Defendant says that, under the type of invitation used here, bidders would tend to understate their base bids in order to get the contract, and at the same time increase their additive bids out of all measure. This danger exists to some extent, but it is mitigated by the fact that the bidder never knows whether or not the additives will be included; a bidder without this assurance is not likely to understate his base bid by much and therefore true competition will not be destroyed. Moreover, the contracting officer can always reserve the right to reject all bids and to re-let, if the additives turn out to sky-rocket the award.
For these reasons, we hold, under one principle discussed in Reiner, that in the circumstances of this case plaintiff's contract should not be deemed void.
Under another principle of Reiner, we hold that plaintiff's recovery is not common-law damages (including unearned but anticipated profits) but the money to which it would be entitled on a termination of the contract for the Government's convenience. (This contract contained such a clause.) Unlike the Reiner case, there is no agreement here as to what that sum would be. It might be argued that this determination should first be made within the Defense Department by the contracting officer and the Board of Contract Appeals. We do not follow that course, however. This is not a case in which the contract was actually terminated (or sought to be terminated) under the termination article. It is a case in which the agreement was cancelled for other reasons, now found to be wrong, but in which the doctrine of College Point Boat Corp. v. United States, 267 U.S. 12, 15-16, 45 S.Ct. 199, 200-201, 69 L.Ed. 490 (1925) (discussed in the Reiner opinion) "operate[s] to curtail the damages recoverable" when suit is brought for a breach. In such a case, there is no requirement of the contract or the Wunderlich Act, 41 U.S.C. § 321-322, that the damages be computed administratively; the termination article is invoked only as the limiting measure of recovery not as its source. The case comes to the court without any prior proceedings before the agency tribunals. Cf. Stein Bros. Mfg. Co. v. United States, Ct.Cl., No. 389-59, decided July 12, 1963, slip op. p. 5. A trial commissioner can take the necessary evidence and make the initial determination, following as nearly as he can the criteria of the termination article. Cf. G.L. Christian and Associates v. United States, Ct.Cl., 312 F.2d 418, 427.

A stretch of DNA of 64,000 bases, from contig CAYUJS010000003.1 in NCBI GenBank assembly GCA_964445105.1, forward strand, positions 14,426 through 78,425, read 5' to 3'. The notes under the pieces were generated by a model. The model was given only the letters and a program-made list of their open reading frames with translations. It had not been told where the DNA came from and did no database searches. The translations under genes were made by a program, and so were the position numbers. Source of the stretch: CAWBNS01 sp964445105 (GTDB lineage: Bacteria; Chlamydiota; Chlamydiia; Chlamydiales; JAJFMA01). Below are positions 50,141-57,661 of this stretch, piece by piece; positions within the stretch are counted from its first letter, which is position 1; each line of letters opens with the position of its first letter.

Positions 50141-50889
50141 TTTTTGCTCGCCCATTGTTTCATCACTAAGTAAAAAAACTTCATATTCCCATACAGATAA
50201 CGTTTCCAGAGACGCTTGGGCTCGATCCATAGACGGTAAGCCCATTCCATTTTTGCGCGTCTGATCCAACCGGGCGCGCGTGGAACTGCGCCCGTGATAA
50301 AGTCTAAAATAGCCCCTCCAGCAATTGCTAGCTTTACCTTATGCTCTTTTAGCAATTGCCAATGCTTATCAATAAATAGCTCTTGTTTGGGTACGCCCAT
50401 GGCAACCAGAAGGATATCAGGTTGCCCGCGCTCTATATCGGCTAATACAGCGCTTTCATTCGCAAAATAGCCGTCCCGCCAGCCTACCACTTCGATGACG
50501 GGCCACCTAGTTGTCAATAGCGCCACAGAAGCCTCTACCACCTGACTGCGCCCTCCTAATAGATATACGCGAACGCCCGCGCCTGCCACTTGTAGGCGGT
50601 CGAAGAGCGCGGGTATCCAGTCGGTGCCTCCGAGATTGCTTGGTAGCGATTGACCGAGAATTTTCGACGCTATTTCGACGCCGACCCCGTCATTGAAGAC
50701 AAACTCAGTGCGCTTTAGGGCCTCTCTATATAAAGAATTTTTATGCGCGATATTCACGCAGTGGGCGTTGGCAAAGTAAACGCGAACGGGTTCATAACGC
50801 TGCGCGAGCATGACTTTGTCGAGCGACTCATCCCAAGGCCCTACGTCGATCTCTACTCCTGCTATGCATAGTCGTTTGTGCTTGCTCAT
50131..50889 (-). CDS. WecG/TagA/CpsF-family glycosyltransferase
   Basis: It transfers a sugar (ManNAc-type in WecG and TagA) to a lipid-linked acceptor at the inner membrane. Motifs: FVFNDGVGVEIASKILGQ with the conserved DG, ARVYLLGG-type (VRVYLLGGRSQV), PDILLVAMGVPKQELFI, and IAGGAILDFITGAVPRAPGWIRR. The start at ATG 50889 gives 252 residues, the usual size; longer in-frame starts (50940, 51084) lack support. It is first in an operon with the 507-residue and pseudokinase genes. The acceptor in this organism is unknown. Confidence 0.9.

Defendant's motion for summary judgment is denied, and plaintiff's motion for summary judgment is granted. Judgment is entered for plaintiff. The amount of recovery will be determined under Rule 38(c) in accordance with this opinion.
I concur for the reasons stated in my concurring opinion in Reiner Co. v. United States, Ct.Cl., 325 F.2d 438.
I concur in that part of the opinion which holds that the contract was validly awarded to plaintiff in the first instance, and later was wrongfully cancelled. I dissent from the holding that the measure of damages is prescribed by the termination-for-convenience-of-the-Government clause, which was not invoked. My reasons are stated in my dissent in Reiner Co. v. United States, Ct.Cl., 325 F.2d 438.